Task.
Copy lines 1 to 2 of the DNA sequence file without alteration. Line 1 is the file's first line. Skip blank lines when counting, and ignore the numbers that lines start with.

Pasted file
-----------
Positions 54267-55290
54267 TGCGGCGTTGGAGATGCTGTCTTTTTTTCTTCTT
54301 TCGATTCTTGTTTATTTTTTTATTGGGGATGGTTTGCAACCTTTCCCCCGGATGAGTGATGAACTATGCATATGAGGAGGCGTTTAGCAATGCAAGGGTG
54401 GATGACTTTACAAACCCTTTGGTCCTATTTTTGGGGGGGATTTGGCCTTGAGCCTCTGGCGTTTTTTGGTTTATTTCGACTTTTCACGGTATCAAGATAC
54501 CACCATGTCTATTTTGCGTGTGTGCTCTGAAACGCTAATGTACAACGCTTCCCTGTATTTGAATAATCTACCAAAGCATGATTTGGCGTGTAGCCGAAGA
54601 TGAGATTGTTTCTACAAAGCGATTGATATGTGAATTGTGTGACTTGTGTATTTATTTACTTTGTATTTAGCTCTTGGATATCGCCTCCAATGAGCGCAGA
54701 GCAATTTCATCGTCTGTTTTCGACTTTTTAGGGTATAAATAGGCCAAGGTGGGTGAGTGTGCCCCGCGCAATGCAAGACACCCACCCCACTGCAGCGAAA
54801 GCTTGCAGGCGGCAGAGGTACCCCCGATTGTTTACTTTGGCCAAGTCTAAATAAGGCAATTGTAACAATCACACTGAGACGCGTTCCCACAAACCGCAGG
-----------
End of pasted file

Positions 54267-55290
54267 TGCGGCGTTGGAGATGCTGTCTTTTTTTCTTCTT